“We think you have COVID-19, and at this time there is no course of treatment. We are going to do the best we can, but we honestly don’t know.” I could read the real fear in the doctor’s face even though now I could only see his eyes. We sat in the ER and I looked at my husband, who was afraid, and I was quite frankly angry. I wasn’t scared of COVID-19. It was like the flu, I told myself confidently.
Four days later my confidence was gone, an illusion really, as I now navigated the reality of his condition. My husband took a turn for the worse, was placed on a ventilator and was in complete respiratory failure. The hospital staff couldn’t give me hope, and the next two weeks I would go toe to toe with fear. Thoughts of being a widow, raising my daughters without a father, never seeing him again except in a casket, thinking of him dying alone in a hospital room, they were all racing through my brain on an eternal loop. These were real and legitimate fears, but if we were going to make it through, I would fight for him with everything I had. Today I would like to share with you three things you do when you are facing fear.
Call your Prayer Community
If you are going to call your mom at 3:30 in the morning, it better be because someone is dying. I hadn’t told anyone he had COVID. We didn’t tell anyone because he was the first in the county, I was a nurse, our kids were in public education, and people were going to social media platforms asking for his name, where he lived, and in those moments I was afraid for our family. I sent our daughters to a friend’s farm just in case someone tried to do something foolish. As I sat in darkness, alone, knowing that they were taking my husband’s lifeless body to Cleveland, I was afraid.
I called my mom and cried on the phone, desperately wanting someone to hold me. I say as she told me what the Lord told her, and then I said this: I don’t care who knows where Nic is as long as they are Bible-believing prayer warriors, call the crazy one’s mom. My mom is a fighter, and she began to pray, my momma mentor, my grad school sisters, my teachers, friends, and pastors, they all began to pray. People reached out to their prayer friends, and the global church began to pray for my husband. When you are going through hell, you call for backup, and I can tell you even though I was alone in my house in quarantine, I felt more surrounded by God’s people than I ever did in my whole life. Community strengthens you, and when you are afraid, you need to find those who love you and ask them to seek heaven with you.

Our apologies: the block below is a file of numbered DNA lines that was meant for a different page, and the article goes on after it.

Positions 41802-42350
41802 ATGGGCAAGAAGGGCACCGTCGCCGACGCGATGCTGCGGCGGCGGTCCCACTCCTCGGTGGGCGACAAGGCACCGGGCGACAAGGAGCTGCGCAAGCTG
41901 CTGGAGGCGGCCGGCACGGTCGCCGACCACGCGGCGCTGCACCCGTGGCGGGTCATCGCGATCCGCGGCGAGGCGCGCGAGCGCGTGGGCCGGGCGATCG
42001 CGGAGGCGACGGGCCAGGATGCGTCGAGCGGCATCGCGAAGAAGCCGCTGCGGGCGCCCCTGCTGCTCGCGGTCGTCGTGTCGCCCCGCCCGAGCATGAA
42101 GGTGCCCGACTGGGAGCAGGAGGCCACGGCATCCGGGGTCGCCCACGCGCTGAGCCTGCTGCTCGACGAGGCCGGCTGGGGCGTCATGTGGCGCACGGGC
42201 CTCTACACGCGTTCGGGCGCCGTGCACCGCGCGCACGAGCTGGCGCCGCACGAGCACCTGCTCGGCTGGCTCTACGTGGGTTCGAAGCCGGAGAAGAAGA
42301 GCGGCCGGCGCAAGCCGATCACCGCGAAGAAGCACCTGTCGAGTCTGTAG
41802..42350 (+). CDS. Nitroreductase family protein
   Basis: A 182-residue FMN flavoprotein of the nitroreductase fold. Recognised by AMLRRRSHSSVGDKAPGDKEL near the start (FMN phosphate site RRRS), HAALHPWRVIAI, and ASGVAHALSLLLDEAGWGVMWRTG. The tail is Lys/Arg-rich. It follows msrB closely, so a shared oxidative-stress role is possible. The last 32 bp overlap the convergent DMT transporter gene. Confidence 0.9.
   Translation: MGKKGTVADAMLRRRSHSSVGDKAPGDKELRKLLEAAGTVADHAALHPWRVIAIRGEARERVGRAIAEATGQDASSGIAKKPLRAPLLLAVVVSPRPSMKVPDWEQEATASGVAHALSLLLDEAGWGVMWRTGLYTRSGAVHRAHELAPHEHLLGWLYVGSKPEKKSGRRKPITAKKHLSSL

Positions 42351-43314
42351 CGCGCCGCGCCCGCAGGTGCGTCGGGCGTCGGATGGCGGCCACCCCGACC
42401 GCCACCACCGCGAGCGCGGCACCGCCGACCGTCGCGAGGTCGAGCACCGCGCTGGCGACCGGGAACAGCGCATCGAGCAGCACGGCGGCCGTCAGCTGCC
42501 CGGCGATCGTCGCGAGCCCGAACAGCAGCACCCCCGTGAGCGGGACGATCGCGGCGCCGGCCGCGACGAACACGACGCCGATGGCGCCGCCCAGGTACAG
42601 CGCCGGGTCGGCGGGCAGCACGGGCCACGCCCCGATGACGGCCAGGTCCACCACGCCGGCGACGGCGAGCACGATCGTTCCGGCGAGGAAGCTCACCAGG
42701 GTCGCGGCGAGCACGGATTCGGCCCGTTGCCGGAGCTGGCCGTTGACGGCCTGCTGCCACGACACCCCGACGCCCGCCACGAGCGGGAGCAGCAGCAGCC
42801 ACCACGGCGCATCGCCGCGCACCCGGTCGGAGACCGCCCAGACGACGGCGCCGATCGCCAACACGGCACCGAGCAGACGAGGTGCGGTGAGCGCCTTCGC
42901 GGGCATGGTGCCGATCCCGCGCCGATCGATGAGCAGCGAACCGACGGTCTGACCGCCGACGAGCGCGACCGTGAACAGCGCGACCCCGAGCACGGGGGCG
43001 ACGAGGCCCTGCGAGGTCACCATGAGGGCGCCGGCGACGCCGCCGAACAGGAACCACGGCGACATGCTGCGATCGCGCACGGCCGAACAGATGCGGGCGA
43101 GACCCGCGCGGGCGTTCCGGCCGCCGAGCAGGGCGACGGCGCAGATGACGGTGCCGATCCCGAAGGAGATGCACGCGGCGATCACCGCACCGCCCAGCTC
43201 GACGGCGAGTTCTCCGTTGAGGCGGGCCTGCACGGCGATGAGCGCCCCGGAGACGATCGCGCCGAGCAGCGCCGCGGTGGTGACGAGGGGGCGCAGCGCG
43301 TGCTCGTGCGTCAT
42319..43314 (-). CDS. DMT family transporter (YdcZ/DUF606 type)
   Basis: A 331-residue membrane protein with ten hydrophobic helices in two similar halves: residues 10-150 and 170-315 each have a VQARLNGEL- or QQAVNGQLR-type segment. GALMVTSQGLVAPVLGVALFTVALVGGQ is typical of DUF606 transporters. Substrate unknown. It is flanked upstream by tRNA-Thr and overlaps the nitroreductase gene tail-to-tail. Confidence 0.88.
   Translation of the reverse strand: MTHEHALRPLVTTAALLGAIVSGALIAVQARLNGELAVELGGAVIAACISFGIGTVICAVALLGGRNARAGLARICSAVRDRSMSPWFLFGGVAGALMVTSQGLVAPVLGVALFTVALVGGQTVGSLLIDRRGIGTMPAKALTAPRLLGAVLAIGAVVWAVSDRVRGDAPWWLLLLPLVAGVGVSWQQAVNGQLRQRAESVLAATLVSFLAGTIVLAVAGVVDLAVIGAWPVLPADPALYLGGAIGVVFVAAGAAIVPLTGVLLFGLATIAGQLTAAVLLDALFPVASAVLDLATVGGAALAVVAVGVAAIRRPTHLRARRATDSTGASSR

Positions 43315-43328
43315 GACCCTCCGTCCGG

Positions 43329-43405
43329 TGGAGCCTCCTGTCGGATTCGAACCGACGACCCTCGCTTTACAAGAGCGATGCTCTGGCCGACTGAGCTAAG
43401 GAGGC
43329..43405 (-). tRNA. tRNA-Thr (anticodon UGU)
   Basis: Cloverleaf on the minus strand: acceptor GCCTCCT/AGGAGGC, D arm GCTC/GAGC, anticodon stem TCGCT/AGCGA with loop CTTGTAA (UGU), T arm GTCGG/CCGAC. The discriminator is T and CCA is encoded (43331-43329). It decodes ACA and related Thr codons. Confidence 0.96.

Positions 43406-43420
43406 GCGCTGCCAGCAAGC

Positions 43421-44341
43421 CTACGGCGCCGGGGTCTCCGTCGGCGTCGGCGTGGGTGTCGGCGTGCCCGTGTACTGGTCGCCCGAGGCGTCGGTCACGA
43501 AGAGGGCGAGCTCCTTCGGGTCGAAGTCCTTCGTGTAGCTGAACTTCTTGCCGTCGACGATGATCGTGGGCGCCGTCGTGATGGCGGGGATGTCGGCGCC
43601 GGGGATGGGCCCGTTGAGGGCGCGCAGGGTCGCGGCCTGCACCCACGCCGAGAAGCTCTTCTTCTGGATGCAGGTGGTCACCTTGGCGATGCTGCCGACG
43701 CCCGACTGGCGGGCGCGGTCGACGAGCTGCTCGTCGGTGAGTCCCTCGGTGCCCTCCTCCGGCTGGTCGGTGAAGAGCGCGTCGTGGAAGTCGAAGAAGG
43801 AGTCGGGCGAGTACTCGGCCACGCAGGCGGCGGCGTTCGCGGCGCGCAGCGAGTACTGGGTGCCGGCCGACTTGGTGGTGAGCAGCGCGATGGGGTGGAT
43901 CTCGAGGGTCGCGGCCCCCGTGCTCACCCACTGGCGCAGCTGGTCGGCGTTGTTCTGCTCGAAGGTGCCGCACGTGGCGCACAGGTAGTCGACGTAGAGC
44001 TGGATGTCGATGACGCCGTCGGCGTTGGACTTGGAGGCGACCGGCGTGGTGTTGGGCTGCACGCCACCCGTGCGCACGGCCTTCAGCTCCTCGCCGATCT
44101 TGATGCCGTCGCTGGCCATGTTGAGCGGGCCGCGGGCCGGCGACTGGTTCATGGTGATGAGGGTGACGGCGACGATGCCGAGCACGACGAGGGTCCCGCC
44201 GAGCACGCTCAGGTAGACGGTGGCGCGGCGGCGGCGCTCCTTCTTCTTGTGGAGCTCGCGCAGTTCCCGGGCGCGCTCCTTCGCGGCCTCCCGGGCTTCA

Shut off ALL distractions
I shut myself in my bedroom with the visual reminder of Nic’s side of the bed empty. I put scripture on his pillow, and I prayed for him continually. When we are afraid our first response is not to embrace the fear, but I had to. I sat with it every day and embraced it, but I didn’t let it overpower me; I don’t bow to fear, but I don’t run from it either.
I turned off social media and the news. Why? Because when you are trying to hear the Lord’s voice, you can’t be consuming others’ trash. I don’t get on social media much because I don’t want the voice of fear speaking for me. Maybe this season, if you are fearful, you shut everything off for forty days and see if that helps you. Fear is a normal reaction, but it isn’t a place we should always be. I heard God audibly in that season, felt His presence tangibly, and knew that He had us no matter what.
Baby Steps Through Hell
When you are going through hell, its baby steps, and you celebrate every single step. Nic wasn’t going to get better overnight, I knew the minute the tube went down his respiratory system we were looking at six months recovery, and we were not getting out of this hell in one fell swoop. Baby steps. So we counted our wins and celebrated every single one. The day that I was able to Facetime him for the first time, I cried. The day the vent tube miraculously came out, I fell to the floor and cried thanking God of His goodness. The day he moved from ICU to Step Down, the day he came home, the day he hugged his daughters for the first time, the day he slept through the night, the day he went back to work, and the list could go on. I wrote them all down in a notebook. I look back on them frequently, and I remember the Lord’s goodness.
Maybe you are going through a season of fear. Are you anxious or angry? Always fighting something that isn’t there? Not sleeping at night? If you want to know how to navigate fear, I want you to try these three things first. Join us for our monthly Zoom Gathering as we help you learn how to navigate this season of unknowns.
By Cassie Brown